Hemopoiesis, or hematopoiesis, is the process by which new blood cells are formed. Bone marrow, the tissue inside bones, is one of the most active organs in the body, and is the site where red blood cells, the majority of white blood cells, and platelets are produced. In children, the marrow inside all of the bones makes blood cells, while in adults the marrow in the long bones of the arms and legs is mostly inactive. Only about a quarter of the marrow is involved in making red blood cells because they have a longer life span than white blood cells and require replacing less often. Alternative spellings of hemopoiesis and hematopoiesis, used mainly in UK English, are haemopoiesis and haematopoiesis.
Inside the bone marrow, cells called hematopoietic stem cells are able to produce all the different types of blood cells. Initially, they form either lymphoid stem cells or myeloid stem cells. Lymphoid stem cells migrate to the spleen, lymph nodes and thymus and go on to produce lymphocytes, which are white blood cells involved in the immune system's response to infection. Myeloid stem cells develop into red blood cells, which carry oxygen, and white blood cells known as granulocytes, megakaryocytes and monocytes. Granulocytes and monocytes help fight off infection, while megakaryocytes break into fragments to form platelets, which are involved in blood clotting.
Regulation of hemopoiesis is normally very precise, in order to maintain normal levels of blood cells in the circulation. Red blood cells generally live for around 120 days, and platelets for about ten, while white blood cells may survive for only a few days or even several hours. When infection occurs, the production of white blood cells increases dramatically, while an episode of bleeding causes more platelets to be formed. Red blood cell production is regulated by a hormone called erythropoietin, which is produced in the kidneys. There are normally around 5 million red blood cells per microliter in the average adult circulation, and more will be formed in conditions of low oxygen.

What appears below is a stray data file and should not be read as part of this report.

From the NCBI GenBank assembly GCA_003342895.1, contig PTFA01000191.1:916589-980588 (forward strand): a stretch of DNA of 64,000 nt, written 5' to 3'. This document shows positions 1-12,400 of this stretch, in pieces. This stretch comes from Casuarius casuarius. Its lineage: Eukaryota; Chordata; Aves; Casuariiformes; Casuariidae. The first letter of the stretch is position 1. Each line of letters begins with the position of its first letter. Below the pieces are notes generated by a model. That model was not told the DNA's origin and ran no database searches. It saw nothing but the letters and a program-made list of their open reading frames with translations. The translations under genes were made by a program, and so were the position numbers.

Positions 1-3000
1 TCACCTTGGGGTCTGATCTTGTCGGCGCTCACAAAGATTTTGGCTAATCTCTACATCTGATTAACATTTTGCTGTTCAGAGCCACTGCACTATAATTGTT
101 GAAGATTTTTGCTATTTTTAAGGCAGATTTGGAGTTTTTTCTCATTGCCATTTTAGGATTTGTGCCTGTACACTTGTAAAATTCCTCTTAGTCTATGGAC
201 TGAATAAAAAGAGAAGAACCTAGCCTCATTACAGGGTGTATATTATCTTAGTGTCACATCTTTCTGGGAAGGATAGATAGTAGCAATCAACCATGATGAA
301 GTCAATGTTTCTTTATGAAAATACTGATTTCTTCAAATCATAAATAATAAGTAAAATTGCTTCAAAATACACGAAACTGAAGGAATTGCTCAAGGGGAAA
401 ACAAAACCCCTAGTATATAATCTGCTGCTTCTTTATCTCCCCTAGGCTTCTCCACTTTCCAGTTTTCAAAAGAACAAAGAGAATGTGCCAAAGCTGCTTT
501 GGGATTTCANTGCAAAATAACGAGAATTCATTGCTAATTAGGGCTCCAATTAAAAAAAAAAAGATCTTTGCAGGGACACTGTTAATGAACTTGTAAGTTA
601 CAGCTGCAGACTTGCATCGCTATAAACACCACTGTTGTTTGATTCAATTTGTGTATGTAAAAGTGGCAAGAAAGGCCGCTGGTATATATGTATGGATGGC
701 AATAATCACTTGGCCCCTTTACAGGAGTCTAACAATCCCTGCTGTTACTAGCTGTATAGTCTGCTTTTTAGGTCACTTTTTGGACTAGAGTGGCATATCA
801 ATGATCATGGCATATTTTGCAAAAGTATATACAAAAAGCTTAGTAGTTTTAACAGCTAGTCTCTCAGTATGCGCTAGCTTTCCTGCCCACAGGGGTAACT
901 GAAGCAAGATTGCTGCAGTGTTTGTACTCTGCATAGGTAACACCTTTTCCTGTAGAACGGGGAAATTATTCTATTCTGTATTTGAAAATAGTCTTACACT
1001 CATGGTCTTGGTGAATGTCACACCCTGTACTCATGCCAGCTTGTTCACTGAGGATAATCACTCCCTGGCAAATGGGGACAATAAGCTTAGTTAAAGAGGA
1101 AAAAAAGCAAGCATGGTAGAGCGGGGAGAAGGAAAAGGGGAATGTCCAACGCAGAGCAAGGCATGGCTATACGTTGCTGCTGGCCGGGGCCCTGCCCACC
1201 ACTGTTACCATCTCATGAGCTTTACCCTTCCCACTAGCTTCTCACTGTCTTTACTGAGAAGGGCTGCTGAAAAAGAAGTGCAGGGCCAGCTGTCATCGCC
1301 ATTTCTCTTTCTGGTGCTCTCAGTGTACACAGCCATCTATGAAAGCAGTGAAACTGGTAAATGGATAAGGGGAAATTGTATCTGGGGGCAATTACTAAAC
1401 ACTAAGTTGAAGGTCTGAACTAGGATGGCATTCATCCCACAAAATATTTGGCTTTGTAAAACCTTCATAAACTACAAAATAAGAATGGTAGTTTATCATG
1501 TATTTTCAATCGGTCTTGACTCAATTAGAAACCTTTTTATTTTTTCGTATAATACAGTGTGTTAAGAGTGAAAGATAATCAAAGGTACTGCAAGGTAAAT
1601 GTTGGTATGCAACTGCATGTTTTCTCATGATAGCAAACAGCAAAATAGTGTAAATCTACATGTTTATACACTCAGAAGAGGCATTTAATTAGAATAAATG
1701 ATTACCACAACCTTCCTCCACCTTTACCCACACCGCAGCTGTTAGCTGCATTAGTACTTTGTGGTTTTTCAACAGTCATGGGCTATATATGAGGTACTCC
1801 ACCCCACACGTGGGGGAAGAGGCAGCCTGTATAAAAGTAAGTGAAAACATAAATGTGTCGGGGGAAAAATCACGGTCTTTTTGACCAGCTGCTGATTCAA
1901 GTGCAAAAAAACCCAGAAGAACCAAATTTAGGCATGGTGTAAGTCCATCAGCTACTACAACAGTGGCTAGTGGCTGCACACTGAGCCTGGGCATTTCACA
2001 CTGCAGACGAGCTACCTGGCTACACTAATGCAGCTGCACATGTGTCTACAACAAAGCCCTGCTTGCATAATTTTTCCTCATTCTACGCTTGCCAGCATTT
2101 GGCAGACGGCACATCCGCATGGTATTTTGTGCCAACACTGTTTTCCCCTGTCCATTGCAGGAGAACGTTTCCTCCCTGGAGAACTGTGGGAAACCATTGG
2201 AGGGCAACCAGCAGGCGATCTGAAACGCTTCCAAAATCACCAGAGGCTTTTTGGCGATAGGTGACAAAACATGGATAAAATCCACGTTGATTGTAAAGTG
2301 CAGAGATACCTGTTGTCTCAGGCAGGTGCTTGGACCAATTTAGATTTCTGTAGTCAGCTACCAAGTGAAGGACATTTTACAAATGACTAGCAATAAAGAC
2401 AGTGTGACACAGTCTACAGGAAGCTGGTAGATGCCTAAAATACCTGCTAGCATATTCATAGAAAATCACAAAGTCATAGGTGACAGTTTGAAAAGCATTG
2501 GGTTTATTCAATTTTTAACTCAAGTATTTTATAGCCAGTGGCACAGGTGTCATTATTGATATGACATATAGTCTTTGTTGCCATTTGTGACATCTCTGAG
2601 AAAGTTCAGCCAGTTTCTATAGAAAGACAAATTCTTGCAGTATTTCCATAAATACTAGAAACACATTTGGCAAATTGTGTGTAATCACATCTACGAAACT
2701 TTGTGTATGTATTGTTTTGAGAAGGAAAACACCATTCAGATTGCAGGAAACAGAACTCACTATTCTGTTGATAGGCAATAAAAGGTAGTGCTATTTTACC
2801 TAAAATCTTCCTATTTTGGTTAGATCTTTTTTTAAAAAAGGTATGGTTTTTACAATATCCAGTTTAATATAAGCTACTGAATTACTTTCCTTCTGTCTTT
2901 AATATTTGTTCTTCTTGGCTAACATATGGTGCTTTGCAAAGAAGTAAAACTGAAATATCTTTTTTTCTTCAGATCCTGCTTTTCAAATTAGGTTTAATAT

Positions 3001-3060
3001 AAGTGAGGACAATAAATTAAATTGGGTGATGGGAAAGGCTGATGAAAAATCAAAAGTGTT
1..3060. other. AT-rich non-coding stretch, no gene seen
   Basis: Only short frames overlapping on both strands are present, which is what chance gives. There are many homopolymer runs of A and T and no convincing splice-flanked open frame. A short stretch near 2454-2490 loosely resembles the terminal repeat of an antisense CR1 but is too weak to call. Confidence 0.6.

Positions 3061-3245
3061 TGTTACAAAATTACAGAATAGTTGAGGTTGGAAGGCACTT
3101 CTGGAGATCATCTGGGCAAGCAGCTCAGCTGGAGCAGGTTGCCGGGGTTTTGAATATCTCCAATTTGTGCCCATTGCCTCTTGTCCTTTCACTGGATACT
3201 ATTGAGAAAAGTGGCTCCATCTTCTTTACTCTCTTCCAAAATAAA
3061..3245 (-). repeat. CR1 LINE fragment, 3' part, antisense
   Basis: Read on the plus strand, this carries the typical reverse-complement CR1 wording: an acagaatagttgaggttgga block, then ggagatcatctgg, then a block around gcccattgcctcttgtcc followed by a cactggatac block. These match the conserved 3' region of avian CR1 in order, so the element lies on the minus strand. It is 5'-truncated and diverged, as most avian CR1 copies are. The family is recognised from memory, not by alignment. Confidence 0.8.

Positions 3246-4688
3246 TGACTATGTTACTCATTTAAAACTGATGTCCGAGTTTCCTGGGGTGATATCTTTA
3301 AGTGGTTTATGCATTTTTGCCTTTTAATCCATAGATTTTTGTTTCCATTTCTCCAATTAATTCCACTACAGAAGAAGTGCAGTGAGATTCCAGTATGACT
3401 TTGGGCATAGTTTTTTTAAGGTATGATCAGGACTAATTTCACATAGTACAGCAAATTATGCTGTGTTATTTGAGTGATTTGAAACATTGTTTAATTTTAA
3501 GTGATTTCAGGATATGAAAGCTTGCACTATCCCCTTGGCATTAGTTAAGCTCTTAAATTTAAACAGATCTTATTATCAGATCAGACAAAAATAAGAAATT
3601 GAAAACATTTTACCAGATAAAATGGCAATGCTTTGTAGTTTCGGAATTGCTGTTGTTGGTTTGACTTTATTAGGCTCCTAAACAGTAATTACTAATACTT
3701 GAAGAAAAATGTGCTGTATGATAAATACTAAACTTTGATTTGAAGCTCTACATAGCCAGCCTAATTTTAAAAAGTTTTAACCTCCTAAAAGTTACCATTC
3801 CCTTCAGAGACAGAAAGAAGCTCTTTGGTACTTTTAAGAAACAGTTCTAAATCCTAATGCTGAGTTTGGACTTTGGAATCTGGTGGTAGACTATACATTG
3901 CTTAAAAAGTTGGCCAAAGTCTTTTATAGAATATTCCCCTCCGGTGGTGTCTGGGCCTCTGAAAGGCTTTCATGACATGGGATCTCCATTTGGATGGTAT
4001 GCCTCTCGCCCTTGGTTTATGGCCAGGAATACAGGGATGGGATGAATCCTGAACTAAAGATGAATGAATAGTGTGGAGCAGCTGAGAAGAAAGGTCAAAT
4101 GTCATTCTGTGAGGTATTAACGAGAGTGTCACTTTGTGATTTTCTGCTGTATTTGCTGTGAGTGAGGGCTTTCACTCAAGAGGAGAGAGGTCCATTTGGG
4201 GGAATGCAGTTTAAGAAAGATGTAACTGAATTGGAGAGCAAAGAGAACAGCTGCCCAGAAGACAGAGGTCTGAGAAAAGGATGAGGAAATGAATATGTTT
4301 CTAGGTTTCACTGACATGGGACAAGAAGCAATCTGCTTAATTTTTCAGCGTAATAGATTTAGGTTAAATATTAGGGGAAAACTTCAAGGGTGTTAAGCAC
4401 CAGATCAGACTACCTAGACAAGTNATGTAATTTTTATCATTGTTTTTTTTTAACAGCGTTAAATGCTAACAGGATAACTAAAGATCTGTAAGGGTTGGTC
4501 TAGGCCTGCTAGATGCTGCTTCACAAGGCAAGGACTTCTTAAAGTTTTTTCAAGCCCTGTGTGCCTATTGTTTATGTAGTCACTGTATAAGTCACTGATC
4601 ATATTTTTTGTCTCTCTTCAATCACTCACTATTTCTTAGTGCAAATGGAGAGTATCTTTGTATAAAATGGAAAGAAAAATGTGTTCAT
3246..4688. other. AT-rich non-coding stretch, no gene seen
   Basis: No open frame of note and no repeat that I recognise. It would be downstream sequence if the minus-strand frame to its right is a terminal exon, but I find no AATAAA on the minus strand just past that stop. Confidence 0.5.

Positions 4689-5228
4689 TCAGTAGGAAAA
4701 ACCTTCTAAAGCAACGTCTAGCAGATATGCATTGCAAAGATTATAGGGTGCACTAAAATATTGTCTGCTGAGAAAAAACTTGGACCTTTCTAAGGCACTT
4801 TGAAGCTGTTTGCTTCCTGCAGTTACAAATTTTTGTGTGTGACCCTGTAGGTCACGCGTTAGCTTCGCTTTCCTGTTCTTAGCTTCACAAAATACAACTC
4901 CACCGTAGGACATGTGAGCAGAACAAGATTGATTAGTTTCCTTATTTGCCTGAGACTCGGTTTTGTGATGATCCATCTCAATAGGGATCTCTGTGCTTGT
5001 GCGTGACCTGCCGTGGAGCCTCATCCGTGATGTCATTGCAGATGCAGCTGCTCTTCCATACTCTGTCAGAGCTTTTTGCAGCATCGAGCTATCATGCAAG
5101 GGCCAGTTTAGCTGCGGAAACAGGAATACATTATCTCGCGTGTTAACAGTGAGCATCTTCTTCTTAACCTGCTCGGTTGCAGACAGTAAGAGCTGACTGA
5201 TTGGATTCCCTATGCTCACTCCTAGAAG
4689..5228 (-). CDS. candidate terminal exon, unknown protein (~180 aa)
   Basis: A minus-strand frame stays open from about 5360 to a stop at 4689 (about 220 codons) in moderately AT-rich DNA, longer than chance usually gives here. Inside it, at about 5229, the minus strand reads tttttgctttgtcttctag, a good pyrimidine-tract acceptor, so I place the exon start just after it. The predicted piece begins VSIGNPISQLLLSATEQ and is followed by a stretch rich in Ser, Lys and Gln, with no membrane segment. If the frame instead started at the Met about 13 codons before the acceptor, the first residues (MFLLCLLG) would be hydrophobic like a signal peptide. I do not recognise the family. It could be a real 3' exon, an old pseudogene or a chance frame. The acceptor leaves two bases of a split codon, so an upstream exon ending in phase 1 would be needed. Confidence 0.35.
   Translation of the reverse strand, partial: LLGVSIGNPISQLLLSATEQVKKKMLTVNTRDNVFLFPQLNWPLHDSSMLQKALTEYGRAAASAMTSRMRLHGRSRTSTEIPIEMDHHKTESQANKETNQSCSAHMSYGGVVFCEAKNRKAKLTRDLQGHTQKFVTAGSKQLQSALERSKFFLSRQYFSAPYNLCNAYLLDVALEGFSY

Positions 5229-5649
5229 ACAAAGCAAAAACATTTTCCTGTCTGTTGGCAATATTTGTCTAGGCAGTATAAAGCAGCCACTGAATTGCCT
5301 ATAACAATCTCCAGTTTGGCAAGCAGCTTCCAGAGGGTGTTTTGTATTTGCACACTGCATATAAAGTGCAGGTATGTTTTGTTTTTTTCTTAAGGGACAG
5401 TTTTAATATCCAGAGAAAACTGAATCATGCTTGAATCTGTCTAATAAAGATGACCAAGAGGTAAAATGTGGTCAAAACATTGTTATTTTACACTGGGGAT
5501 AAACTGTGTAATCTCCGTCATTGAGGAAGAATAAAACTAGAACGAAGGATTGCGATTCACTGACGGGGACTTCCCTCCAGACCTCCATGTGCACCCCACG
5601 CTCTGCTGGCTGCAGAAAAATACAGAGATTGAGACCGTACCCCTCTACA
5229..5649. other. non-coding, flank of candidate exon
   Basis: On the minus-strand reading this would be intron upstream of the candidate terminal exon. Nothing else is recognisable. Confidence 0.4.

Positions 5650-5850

Sometimes bone marrow can fail, affecting hemopoiesis and resulting in decreased production of all blood cells or only certain lines. Damage to hematopoietic cells may be caused by genetic conditions present at birth, viruses such as hepatitis B, exposure to radiation and certain drugs. Deficiencies in vitamin B12 and folate can prevent blood cells from maturing properly, and some cancers, such as lymphoma, may infiltrate the bone marrow. Common symptoms of bone marrow failure include tiredness, weakness, recurrent infections and excessive bruising and bleeding. Treatments vary according to the cause, but often a bone marrow transplant is required from a suitable donor.